Although the big banks such as Bank of America (BAC - Get Report) , JPMorgan Chase (JPM - Get Report) and Wells Fargo (WFC - Get Report) are still happy to provide mortgages to wealthy borrowers with strong credit records, they are much more cautious about higher-risk loans, even ones that meet underwriting requirements of government agencies such as the Federal Housing Administration, Fannie Mae (FNMA) , Freddie Mac (FMCC) or Ginnie Mae.
That has created an opportunity for nonbank lenders such as Freedom Mortgage, a privately held lender based in Mount Laurel, N.J.
Although fewer mortgages were originated last year than in 2013, Freedom Mortgage actually increased its business, selling $22 billion worth of mortgages, according to Chief Executive Stanley C. Middleman.
He expects to originate more than $30 billion this year.
Freedom Mortgage was the 10th-most-active mortgage lender in the United States during the first quarter last year, according to Inside Mortgage Finance, a trade publication.
"If you don't have a lot of legacy issues to drag around with you it's a lot easier to be nimble, and I think that's been a big part of our advantage," Middleman said.l
Many of the loans that Freedom Mortgage sells are insured by the FHA.
Indeed, when the government mortgage insurer this month reduced the annual premium that it charges by 0.5 percentage points, Freedom Mortgage said that it would hire up to an additional 500 employees to meet the expected rise in demand.
By contrast, during a Jan. 14 earnings call, JPMorgan Chase Chief Executive Jamie Dimon cited two reasons that the bank continues to avoid making FHA loans.
"One is the ongoing liability on the production side where the insurance was worthless over time, and the second is just the cost of servicing FHA loans when they go in default, and they have a much higher chance of going into default than not," he said.
Dimon is concerned that making government-backed mortgages to borrowers with a relatively high likelihood of default is more trouble than it is worth, according to FBR Capital Markets analyst Paul Miller.
"When you do something wrong, the FHA doesn't come after you. The Department of Justice sues you for triple damages," Miller said.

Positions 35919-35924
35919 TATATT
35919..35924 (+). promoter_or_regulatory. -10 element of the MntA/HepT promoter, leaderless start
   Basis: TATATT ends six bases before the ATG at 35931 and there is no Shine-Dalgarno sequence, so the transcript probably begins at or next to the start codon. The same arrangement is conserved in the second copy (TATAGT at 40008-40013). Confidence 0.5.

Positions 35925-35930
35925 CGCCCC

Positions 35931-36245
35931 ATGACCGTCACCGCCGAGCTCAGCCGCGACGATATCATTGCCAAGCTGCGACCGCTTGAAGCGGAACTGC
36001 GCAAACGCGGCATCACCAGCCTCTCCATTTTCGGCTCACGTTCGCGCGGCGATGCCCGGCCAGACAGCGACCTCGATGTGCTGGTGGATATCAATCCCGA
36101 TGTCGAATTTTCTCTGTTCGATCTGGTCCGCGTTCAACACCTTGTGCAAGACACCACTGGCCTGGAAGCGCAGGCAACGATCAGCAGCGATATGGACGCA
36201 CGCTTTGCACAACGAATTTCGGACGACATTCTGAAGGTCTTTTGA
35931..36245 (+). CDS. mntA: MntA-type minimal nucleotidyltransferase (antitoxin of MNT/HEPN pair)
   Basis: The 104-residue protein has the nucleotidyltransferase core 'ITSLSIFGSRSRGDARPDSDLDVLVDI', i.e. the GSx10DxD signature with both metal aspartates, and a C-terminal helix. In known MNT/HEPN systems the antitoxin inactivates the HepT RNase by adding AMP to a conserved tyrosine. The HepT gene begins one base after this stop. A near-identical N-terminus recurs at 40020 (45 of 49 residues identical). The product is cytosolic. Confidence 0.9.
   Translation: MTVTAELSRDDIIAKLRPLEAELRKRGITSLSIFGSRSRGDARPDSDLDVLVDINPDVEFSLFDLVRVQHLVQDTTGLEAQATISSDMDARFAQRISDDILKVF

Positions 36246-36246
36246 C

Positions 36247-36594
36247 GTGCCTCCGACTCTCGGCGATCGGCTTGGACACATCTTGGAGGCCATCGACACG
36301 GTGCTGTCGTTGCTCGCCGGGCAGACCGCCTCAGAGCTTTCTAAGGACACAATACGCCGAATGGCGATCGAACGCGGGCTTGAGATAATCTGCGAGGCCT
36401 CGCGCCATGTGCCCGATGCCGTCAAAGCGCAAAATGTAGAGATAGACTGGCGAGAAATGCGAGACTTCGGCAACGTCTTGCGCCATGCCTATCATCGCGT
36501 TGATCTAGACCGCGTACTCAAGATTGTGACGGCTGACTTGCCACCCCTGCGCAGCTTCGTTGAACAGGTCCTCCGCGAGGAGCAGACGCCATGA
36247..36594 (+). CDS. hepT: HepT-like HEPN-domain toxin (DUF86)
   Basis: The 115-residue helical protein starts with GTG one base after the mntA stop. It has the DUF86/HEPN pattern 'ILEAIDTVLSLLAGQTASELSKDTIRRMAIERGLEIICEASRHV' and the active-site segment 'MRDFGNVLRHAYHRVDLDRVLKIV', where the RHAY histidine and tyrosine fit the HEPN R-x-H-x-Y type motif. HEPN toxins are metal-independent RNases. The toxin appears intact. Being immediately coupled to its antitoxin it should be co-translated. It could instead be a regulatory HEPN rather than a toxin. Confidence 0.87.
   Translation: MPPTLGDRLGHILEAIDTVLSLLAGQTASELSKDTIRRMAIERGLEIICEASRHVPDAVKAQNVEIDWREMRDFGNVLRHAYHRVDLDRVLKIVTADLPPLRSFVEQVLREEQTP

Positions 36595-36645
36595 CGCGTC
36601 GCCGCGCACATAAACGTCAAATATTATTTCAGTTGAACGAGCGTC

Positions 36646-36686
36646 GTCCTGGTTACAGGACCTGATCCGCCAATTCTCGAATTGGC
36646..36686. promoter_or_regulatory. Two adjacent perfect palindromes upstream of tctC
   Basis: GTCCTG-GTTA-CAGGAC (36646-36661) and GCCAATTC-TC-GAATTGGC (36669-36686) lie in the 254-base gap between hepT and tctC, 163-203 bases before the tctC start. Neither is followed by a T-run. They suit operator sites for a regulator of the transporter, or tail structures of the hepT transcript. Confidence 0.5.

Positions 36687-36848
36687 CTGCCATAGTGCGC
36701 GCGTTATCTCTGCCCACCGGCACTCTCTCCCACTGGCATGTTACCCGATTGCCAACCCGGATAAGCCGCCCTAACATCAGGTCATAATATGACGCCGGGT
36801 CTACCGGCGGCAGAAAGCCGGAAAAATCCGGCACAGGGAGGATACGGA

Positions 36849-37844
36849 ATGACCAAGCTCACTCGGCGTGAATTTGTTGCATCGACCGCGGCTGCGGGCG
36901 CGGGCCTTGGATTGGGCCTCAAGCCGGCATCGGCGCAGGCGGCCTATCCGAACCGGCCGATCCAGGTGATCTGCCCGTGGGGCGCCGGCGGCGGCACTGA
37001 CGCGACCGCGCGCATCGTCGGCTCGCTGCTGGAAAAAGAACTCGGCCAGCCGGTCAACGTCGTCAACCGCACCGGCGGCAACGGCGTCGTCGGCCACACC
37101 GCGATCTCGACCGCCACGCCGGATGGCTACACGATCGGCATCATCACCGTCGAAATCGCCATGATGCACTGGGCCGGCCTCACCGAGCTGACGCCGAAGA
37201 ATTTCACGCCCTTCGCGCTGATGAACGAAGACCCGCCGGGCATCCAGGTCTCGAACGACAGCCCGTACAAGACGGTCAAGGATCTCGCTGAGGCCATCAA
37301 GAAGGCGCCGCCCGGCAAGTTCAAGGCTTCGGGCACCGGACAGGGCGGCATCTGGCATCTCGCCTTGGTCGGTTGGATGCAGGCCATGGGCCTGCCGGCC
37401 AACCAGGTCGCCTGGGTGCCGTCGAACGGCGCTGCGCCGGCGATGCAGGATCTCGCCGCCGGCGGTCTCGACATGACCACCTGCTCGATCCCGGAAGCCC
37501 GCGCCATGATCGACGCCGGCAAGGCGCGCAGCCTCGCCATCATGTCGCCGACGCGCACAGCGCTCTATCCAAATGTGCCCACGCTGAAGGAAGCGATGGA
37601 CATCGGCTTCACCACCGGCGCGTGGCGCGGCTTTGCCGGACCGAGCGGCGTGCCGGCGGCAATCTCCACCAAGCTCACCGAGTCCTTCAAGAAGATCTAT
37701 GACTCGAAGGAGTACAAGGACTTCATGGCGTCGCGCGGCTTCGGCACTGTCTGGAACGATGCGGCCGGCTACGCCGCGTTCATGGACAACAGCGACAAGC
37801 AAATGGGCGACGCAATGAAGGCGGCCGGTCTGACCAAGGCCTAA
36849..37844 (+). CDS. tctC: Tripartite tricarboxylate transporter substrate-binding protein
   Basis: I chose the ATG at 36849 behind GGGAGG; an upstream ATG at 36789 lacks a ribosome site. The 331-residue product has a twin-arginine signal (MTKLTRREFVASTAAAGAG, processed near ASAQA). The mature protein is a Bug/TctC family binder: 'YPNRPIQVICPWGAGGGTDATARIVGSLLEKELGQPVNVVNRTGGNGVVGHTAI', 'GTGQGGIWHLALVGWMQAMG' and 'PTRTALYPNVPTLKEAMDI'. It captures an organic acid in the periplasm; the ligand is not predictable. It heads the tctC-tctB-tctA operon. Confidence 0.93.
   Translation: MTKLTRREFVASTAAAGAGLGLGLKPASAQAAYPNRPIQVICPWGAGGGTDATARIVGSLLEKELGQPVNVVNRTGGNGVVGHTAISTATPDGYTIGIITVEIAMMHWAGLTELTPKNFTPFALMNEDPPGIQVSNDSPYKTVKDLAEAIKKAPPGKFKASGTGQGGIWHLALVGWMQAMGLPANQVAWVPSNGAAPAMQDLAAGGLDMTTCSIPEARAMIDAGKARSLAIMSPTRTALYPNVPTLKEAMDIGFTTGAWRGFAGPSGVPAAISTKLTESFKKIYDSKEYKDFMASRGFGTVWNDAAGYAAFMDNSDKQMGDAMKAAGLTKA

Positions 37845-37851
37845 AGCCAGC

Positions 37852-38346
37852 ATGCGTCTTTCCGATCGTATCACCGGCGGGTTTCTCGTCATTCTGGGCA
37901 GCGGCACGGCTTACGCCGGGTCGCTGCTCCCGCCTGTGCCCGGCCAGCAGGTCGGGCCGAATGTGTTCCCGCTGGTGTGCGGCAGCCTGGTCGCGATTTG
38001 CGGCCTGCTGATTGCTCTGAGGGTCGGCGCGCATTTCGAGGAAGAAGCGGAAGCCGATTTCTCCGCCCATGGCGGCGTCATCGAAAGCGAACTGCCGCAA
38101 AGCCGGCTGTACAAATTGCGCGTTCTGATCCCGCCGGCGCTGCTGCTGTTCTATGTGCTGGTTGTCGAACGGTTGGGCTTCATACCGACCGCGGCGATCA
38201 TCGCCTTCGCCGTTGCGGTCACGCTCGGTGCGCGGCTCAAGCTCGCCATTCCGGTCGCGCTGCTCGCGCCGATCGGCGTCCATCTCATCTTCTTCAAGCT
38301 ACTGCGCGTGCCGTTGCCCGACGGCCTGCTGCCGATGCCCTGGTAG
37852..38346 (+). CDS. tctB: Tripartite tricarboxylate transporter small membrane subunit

"What the government has done is criminalize the foreclosure," he said.
JPMorgan Chase paid $13 billion to the Justice Department in November 2013, the largest of several fines that it has paid since the financial crisis over mortgage-related misconduct. BofA has paid even more, while Wells Fargo, despite facing less liability than those banks, has still shelled out billions in government fines.
Although banks have faced the greatest liability over mortgages, that doesn't mean that nonbanks are immune to regulatory pressure.
Just ask Bill Erbey, former chairman of Ocwen Financial (OCN - Get Report) . He relinquished the company's banking license in 2004 in the hopes of being less tightly regulated, but a crackdown by New York financial services superintendent Ben Lawsky cost Erbey his job and much of his net worth as Ocwen shares have declined some 85% over the past year.
Quicken Loans maintains that it is very conscious of the risks that it faces even as it picks up market share. Quicken Loans was the No. 3 mortgage lender in the United States through the first three quarters last year.
The threat of government penalties is "an absolute concern of all of ours, but we've maintained that staying in the hunt and serving our clients is what we're doing right now," said Quicken Loans Chief Economist Bob Walters. "We're pretty committed at this point to doing it for all different types of borrowers and all different investors, and that includes FHA."